There are always certain subjects that our parents, our teachers, and all of society tell us are taboo. Sex — despite being an integral part of society — is a topic that many people avoid directly discussing because it feels “uncomfortable” or “awkward.” This stigma is reflected in the lack of comprehensive sex education: Only 13 states require sex education to be medically accurate, and fewer than half of high schools teach all 16 sex education topics recommended by the CDC.
A recent surge in Netflix shows about sex has countered the stigma surrounding sex. The provocative show Sex/Life hit 67 million subscribers in its first month, and is now onto its second season; Bridgerton’s steamy scenes were streamed on porn channels; and Sex Education is an honest analysis of awkward teenage sexual hookups.
In light of this emerging sex-positive culture, Gwyneth Paltrow’s Netflix show Sex, Love, and Goop has sent shockwaves throughout the media since its release on October 21, 2021. This reality TV show features Paltrow enlisting the help of sexologists and sex therapists on relationships, communication, and intimacy. In each episode, real-life couples meet with Paltrow and a sexologist to discuss their issues, whether these be physical or emotional.
But the series doesn’t stop there. By including scenes of sex therapists orgasming and simulating sex in front of clients, watching clients being intimate, and having clients use sex toys, the series normalizes the notion of sex therapy. Couples are often scared of sex therapy because they fear being vulnerable and exposed; many couples also don’t want to acknowledge that something is wrong with their sex life. There are also cultural gender divides: Men tend to feel that sex therapy reflects on their failing performance in bed, whereas women worry that sex therapists will simply tell them to have more sex.
“I love the idea that we could be creating a space where anybody that’s withholding anything, or hasn’t felt comfortable, or wants to try something, or has some trauma they want to unearth – that they could point to the show and then it would act as a set of tools,” Paltrow says.Paltrow in an interview with USA Today
Paltrow’s show also normalizes the idea of female sexual pleasure and female anatomy. The series includes scenes of the female vulva, an erotic blueprint test, and real orgasms from a woman — all completely separate from the realm of pornography. These scenes shocked viewers: Women’s sexual pleasure is considered inappropriate for teenagers, which is why it’s less socially acceptable for women to discuss their sexual preferences with their partners or learn about themselves through masturbation.
Meanwhile, men’s sexual pleasure is normalized: advertisements excessively focus on erectile dysfunction, sex education programs generally neglect to cover women’s external genital stimulation, and movies and TV series mainly feature sex scenes focused on the male climax. When women’s sexual pleasure does happen to be featured in the media, it’s usually tailored towards the male gaze: most scenes featuring women’s sexual stimulation are of lesbian couples in a porn–like scene, which is fetishized by straight male viewers. The misunderstood concept of female pleasure is also manifested in the gendered orgasm gap, as women on average have fewer orgasms than men.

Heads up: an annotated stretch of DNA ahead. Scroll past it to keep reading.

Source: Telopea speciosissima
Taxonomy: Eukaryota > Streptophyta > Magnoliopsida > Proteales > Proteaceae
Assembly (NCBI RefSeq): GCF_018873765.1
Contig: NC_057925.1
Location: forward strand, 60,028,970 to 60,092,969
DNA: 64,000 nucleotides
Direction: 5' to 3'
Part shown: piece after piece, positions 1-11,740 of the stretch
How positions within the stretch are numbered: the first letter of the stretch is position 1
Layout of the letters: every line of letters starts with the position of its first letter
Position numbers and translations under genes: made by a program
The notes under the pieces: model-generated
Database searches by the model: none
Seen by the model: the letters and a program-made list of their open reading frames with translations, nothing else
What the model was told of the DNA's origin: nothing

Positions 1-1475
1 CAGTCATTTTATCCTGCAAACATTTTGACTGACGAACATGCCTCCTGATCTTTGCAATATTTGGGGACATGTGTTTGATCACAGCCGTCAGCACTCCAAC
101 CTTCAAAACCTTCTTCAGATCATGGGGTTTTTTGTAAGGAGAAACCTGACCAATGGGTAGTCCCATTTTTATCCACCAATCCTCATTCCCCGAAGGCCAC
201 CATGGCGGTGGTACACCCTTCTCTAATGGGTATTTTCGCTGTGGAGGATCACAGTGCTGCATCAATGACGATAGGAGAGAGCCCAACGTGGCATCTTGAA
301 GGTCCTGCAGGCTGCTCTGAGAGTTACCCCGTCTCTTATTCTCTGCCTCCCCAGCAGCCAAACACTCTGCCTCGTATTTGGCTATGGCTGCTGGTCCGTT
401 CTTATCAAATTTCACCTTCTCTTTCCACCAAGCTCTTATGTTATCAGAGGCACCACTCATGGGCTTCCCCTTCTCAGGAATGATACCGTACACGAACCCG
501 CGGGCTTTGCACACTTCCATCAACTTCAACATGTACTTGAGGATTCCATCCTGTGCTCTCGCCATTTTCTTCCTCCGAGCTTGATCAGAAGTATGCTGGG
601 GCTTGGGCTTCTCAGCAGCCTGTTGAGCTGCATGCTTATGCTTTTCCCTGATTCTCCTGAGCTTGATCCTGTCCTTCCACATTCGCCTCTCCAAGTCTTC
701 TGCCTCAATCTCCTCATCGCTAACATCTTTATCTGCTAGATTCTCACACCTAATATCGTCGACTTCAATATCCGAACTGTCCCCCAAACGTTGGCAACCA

Many women have also internalized this message, which is why women are more prone to hiding their sexual pleasures from their partners or feel uncomfortable communicating their preferences. In a 2019 study by the National Library of Medicine, 55 percent of women survey respondents reported that they chose not to talk about sex with their intimate partner, despite wanting to. Reasons for this decision included feeling uncomfortable going into details (40.2%), feeling embarrassed (37.7%), not knowing how to ask (35%), not wanting to seem demanding (18.3%), not wanting their partner to think they were “perverted” (10.1%), and others.
All these reasons reflect the shame that women subconsciously associate with their own sexual pleasure — which is extremely damaging, as female sexual pleasure is essential to overall mental health, body–confidence, and having a healthy relationship dynamic.
Paltrow touches on her personal reasons for filming the show: “As a woman in my 20s, there wasn’t really a rubric for being comfortable with pleasure or talking about my sexuality. I really appreciate that this show destigmatizes that and creates a space for people to ask for what they want and to explore who they are as a sexual being.”
The show specifically touches on body–positivity, which is an important aspect of female sexual pleasure. One scene includes an exercise in which participants stand in front of a mirror, look at their bodies, and observe what they do and don’t like. The aim of the exercise is for the participants to analyze their personal biases about their body, and understand how societal messages have twisted their self–image.
Its underlying message promotes body neutrality: the idea that part of the body–confidence is feeling comfortable with our flaws, rather than feeling pressured to constantly feel body–positive. And in a world dominated by social media apps, advertisements, and TV shows that promote a filtered version of the “ideal” body type, promoting healthy mindsets about women’s bodies is essential to female self–empowerment.
With an 80% rating on Rotten Tomatoes within the first two weeks of being released, it’s clear that viewers are embracing a sex-positive cultural revolution that is long–overdue.
Paltrow describes her hopes for the show’s impact: “I hope that there are really resonant aspects for people…I think there’s some of us in at least one of those characters. If we can honestly help just one couple create a template for having a conversation, it’s worth it.”
Feature Image Courtesy of Netflix